Around 3.5 million women die globally due to pregnancy-related complications: survey
Around 3.5 million women die every year across the world from preventable complications related to pregnancy and childbirth, according to Pakistan Demographic Housholed Survey (PDHS). The PDHS data further revealed that Pakistan ranks third highest in the world with estimated number of maternal deaths behind India and Nigeria.
Copyright Business Recorder, 2012
The Maternal mortality rate (MMR) mostly caused by Post-Partum hemorrhage (PPH) in Pakistan is 276 maternal deaths per 100,000 live births. The Post-Partum Hemorrhage means severe bleeding after birth that takes the precious life of many women around the world.
The PDHS said that more than 380 women in Fata while 275 mothers in Khyber Pakhtunkhwa settled districts have lost their lives during the year 2007- 08. The Mercy Corps an international organisation working on the project 'Saving mothers in communities' launched its campaign "Maternal and Neonatal Health Community Advocacy Dialogue Forum" in Peshawar district.
The Programme Manager for Mercy Corps Shoaib while briefing the media persons in a meeting held at a local hotel here on Friday said that every hour three women die due to maternal causes because 80 percent deliveries take place in homes in rural communities while 70 percent deliveries are conducted by unskilled birth attendants. He said that the Post-Partum period is the most vulnerable for mothers, yet neither health programmes nor mother-families have recognised this. He added that concerned community efforts are needed to overcome the problem and save mothers from quite preventable complications.
He said that most of these deaths occur among women who are outside of the skilled care at labour/delivery or in the immediate Post-Partum care maintaining that different interventions needed to reduce MMR by providing skilled birth attendants, Community Midwives (CMWs) and comprehensive family planning.
The programme manager also stressed the need for the careful use of Misoprostol a drug that has been associated with significant decrease in the rate of acute PPH in home deliveries. The World Health Organisation WHO recommends that Misoprostol can be used by trained birth attendants, the expert explained. He said that the provincial DoHs did not have a policy on the use of the Misoprostol for the prevention of PPH; also there is lack of awareness at the district and community level and the participation of poor and marginalized populations, especially women in decision making policy formulation is not being practised at the moment.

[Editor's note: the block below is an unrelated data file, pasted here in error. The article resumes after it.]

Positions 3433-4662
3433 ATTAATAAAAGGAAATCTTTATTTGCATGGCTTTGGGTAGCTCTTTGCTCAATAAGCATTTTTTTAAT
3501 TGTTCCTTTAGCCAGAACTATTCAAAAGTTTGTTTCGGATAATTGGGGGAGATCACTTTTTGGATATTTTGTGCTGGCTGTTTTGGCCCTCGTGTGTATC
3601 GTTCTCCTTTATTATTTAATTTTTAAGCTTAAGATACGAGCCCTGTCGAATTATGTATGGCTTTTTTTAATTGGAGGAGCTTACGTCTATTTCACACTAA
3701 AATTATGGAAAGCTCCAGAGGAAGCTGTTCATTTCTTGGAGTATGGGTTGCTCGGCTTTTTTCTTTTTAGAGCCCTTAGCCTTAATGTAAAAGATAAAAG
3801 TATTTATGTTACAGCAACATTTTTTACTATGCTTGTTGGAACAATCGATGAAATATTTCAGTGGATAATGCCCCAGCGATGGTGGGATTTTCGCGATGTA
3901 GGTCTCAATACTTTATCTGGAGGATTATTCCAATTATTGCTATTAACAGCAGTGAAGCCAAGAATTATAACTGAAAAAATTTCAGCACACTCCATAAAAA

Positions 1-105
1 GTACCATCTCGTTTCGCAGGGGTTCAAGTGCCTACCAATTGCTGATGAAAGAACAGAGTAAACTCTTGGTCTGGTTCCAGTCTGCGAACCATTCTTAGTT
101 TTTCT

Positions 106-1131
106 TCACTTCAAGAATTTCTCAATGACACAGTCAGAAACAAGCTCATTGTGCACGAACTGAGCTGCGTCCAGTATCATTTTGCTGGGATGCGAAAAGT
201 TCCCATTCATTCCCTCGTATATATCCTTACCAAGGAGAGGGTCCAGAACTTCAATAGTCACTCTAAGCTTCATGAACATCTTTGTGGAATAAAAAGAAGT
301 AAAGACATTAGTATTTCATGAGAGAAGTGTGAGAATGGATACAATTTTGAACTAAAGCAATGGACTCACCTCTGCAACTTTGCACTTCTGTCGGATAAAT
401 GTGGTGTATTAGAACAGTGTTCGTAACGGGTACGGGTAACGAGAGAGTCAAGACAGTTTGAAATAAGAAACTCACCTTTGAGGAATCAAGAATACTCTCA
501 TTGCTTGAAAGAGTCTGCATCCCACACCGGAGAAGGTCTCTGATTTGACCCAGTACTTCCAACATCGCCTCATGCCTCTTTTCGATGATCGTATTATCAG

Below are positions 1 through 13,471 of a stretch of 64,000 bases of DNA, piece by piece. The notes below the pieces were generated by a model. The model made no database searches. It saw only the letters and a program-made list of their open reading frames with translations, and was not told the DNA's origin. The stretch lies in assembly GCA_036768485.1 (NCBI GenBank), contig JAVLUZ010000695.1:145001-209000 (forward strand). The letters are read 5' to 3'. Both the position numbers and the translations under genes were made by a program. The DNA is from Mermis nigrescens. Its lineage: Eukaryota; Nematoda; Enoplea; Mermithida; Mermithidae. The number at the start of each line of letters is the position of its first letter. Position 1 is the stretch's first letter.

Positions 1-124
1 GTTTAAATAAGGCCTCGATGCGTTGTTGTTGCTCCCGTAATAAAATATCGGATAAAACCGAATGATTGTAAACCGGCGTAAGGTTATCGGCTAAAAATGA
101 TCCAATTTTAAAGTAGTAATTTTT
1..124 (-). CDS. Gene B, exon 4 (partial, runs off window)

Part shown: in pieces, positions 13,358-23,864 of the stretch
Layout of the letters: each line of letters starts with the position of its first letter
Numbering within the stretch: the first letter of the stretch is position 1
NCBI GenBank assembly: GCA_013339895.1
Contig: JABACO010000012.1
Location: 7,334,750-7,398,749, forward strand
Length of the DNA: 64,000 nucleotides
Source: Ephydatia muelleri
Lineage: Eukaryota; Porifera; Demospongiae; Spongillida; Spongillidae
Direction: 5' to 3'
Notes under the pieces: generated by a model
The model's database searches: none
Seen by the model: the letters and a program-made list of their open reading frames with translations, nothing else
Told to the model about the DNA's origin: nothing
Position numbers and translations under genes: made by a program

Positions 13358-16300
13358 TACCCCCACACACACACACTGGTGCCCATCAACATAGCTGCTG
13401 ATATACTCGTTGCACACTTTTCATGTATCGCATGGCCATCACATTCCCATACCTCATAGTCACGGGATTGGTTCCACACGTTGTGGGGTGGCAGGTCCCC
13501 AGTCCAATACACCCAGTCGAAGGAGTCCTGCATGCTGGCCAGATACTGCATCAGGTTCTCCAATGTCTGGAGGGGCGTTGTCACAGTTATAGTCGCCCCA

The programme manager said that Mercy Corps Pakistan and its implementing partners would work together to reduce MMR caused by PPH by addressing policies and practices in the provinces of Balochistan, Khyber Pakhtunkhwa, Azad Jammu and Kasmir and Fata. "The project is being implemented in the districts of Quetta, Gwadar, Kech in Balochistan, Bagh and Bhimber in AJK Lower Dir and Peshawar in KP and Khyber of Fata," he said.
Khwendo kor will be the implementing partner in Fata and KP, the purpose of the community advocacy dialogue forum (CADF) is to engage key stake holders to muster up their support for overcoming the issue.
Dr Saeed-ur-Rehman project co-ordinator expressed the hope that Khwendo kor would work together with other stakeholders to carry out the project and meet the target of reducing the number of MMR in KP and Fata to minimum by April 2013. "I hope that the project will achieve the target set by Mercy Corps of brining it down to a minimum level. Hopefully we shall have to bring it down to 120 InsahAllah within the stipulated time, he conduced.
Dr Abdur Rashid Khattak Executive District Health district Peshawar and Wilayat Shah Chief Drugs Inspector Khyber Pakhtunkhwa also attended the brief in addition to other stakeholders.